Stephen Wiltshire is a British artist renowned for his exceptional ability to create intricate and detailed drawings of cityscapes from memory. Born on April 24, 1974, in London, England, Stephen was diagnosed with autism at an early age. Despite challenges with communication and social interaction, he discovered his passion for art as a means of expression.
As a child, he was mute and did not relate to other people. Aged three, he was diagnosed as autistic. He had no language and lived entirely in his own world.
At the age of five, Stephen was sent to Queensmill School in London, where it was noticed that the only pastime he enjoyed was drawing. It soon became apparent he communicated with the world through the language of drawing; first animals, then London buses, and finally buildings. These drawings show a masterful perspective, and a whimsical line, and reveal a natural innate artistry.
The instructors at Queensmill School encouraged him to speak by temporarily taking away his art supplies so that he would be forced to ask for them. Stephen responded by making sounds and eventually uttered his first word - "paper." He learned to speak fully at the age of nine. His early illustrations depicted animals and cars; he is still extremely interested in American cars and is said to have an encyclopedic knowledge of them. When he was about seven, Stephen became fascinated with sketching landmark London buildings.
One of Stephen's teachers took a particular interest in him, who later accompanied his young student on drawing excursions and entered his work in children's art competitions, many of which garnered Stephen awards. The local press became increasingly suspicious as to how a young child could produce such masterful drawings.
The media interest soon turned nationwide and the seven-year-old Stephen Wiltshire made his first steps to launch his lifelong career. The same year he sold his first work and by the time he turned 8, he received his first commission from the British Prime Minister to create a drawing of Salisbury Cathedral.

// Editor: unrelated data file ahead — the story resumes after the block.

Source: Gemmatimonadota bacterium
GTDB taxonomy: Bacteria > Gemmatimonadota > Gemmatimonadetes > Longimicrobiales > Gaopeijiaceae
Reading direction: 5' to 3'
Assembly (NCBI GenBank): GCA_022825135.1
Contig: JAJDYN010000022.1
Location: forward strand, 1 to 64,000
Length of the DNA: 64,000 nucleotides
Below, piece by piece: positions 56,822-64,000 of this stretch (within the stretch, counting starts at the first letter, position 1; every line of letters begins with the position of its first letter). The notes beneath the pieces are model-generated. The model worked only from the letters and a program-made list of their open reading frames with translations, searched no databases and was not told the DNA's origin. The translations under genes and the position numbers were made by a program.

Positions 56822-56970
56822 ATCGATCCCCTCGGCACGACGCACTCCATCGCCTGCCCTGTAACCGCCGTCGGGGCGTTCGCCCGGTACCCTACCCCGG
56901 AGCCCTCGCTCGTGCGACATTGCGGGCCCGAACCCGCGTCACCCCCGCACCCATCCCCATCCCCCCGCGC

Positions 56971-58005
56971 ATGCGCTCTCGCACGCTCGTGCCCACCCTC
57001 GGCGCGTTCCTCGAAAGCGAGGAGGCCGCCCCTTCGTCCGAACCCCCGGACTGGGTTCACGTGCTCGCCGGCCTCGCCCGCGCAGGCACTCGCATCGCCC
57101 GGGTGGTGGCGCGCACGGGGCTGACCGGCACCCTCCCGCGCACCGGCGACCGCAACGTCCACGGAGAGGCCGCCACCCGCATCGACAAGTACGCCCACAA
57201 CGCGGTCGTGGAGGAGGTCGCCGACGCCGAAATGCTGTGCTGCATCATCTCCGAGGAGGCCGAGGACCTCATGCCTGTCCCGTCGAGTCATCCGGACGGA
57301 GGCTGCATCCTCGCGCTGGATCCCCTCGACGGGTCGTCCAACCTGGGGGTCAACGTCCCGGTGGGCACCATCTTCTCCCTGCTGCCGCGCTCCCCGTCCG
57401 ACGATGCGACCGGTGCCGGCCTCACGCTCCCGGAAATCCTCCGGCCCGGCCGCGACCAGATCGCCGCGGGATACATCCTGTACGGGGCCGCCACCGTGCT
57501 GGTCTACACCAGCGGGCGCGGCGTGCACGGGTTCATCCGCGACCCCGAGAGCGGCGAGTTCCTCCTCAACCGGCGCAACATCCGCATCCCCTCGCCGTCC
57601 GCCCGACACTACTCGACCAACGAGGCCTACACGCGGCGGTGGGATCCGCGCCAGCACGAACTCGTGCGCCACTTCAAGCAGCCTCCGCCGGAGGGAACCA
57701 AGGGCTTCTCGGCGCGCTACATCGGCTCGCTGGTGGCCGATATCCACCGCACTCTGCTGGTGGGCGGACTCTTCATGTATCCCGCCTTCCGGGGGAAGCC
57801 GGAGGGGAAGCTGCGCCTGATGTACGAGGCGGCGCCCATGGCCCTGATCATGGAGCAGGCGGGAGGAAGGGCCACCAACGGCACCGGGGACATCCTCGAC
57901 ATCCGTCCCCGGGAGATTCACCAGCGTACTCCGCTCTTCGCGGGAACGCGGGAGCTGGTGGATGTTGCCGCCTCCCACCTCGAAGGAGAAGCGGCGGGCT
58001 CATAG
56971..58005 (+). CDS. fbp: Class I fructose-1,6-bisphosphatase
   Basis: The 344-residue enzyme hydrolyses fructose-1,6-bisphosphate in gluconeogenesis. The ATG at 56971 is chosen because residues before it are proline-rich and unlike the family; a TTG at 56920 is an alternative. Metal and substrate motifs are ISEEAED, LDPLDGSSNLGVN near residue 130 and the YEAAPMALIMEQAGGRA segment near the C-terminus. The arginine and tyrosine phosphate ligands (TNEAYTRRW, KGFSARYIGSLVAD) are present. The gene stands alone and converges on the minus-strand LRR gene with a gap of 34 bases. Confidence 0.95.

In February 1987 Stephen appeared in The Foolish Wise Ones. (The show also featured savants with musical and mathematical talents.) During his segment Hugh Casson, a former president of London's Royal Academy of Arts referred to him as "possibly the best child artist in Britain."
Stephen's artistic talent manifested itself in his uncanny ability to accurately reproduce complex architectural details after only brief observation. His drawings exhibit astonishing precision, capturing intricate features and landmarks with remarkable accuracy. Dubbed the "Human Camera" for his photographic memory, Stephen can retain and reproduce intricate cityscape scenes with remarkable precision.
Notably, Stephen's works often feature iconic cities such as London, New York, Paris, Tokyo, and Rome, showcasing his ability to capture the essence and character of each location. His drawings often span large panoramic canvases, showcasing his attention to detail and mastery of perspective.
Throughout his career, Stephen Wiltshire has received widespread recognition and numerous accolades. In 2006, he was appointed a Member of the Order of the British Empire (MBE) for his services to art. His artwork has been exhibited globally, with his own gallery and company, "Stephen Wiltshire Ltd," showcasing and selling his original artworks, limited edition prints, and merchandise featuring his unique cityscape drawings.
Stephen's artistic journey has not only brought him personal success but has also served as an inspiration for individuals on the autism spectrum and beyond. Through his incredible talent, he has shattered preconceived notions about the abilities of individuals with autism and has become a symbol of what can be achieved through dedication, focus, and the power of art.
Stephen Wiltshire's remarkable skill and his dedication to his craft continue to captivate audiences worldwide. His unique ability to capture the intricacies of cityscapes with astonishing accuracy has solidified his place as one of the most celebrated artists of his generation, leaving a lasting impact on the art world and inspiring others to pursue their passions despite any obstacles they may face.
They are so many Stephen Wiltshire’s out there living with disability in Nigeria and all that is needed is a hand to raise them up. “Inclusion is not a matter of simply being present, but of being truly heard, valued, and embraced for who we are.”